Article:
US failed to form coalition in Persian Gulf: Zarif
Tehran, Aug 5 (IANS) Iran's Foreign Minister Mohamed Javad Zarif on Monday said that the US failed to create a naval coalition in the Persian Gulf because its allies had "refused" to join it.
"The US is all alone in the world today. It cannot form a coalition in areas that it claims to be a superpower such as the military area," Zarif said during a press conference in Tehran.
"Today, the US is alone in the world and cannot create a coalition. Countries that are its friends are too ashamed of being in a coalition with them. They brought this situation upon themselves, with lawbreaking, by creating tensions and crises.
"Other countries are embarrassed to have their names on a list next to the US. The era of (the US being) a superpower and bullying is over," he was quoted as saying by Efe news.
The US has been seeking to form a coalition of allies to patrol waters of the Persian Gulf that has been an epicentre of escalating tensions since May when several attacks were launched on oil tankers, for which Washington has held Iran accountable.
However, Washington has been struggling to get support from allies, said the report.
Zarif also warned that Iran "would no longer ignore violations in the Persian Gulf", referring to the seizure of the British-flagged Stena Impero on July 19 in the Strait of Hormuz for allegedly breaking international maritime rules.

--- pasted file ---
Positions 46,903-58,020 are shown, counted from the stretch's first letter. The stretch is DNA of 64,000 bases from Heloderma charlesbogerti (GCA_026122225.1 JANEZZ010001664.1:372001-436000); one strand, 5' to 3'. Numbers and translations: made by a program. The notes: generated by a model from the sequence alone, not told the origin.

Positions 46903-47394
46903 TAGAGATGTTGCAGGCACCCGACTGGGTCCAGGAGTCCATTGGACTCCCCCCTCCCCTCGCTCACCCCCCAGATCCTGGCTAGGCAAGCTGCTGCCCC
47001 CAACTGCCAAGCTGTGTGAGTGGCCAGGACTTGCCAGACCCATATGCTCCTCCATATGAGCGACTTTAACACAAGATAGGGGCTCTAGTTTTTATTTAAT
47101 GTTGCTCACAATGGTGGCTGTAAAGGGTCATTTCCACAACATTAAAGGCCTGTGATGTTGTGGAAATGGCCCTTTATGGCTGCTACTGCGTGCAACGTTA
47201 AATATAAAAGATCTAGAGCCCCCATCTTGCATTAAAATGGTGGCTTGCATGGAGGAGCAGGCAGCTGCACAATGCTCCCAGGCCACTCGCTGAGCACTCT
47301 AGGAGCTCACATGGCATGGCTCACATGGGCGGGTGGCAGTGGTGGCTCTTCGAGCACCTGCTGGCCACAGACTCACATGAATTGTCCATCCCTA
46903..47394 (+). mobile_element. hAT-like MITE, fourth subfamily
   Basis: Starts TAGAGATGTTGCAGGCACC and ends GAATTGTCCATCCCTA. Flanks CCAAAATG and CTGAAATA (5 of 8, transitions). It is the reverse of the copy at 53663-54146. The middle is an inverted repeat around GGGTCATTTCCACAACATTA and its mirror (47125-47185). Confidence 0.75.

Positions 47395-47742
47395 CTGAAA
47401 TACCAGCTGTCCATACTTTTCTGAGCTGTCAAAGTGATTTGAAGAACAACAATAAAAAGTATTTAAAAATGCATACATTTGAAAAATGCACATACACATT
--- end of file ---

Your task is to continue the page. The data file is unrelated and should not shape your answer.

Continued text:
The Iranian top diplomat denied that the impounding of Stena Impero was in retaliation for taking the Iranian oil supertanker Grace 1 off the coast of Gibraltar, accusing London of "piracy".
On July 4, the British Royal Navy patrol vessel guards stopped the Iranian tanker on suspicion of carrying oil to Syria, a country subject to European Union sanctions.
Washington imposed severe sanctions and oil embargo on Iran in 2018 when it pulled out of the 2015 nuclear deal signed by the Islamic republic and major world powers.
The White House believes that Iran is destabilizing the Middle East, with its interventions in the conflicts in Syria and Yemen and its support to Gaza's Islamist rulers Hamas.
On the other hand, Iran demands to be allowed to sell its oil, the main source of its revenue.
Germany, France and the UK attempted to keep nuclear accord alive by establishing the Instex -- a new transaction channel to facilitate trading with the Islamic republic without violating US sanctions.
Washington criticized the trade mechanism and demanded the EU withdraw from the agreement, considering Iran as a "threat to peace in the Middle East".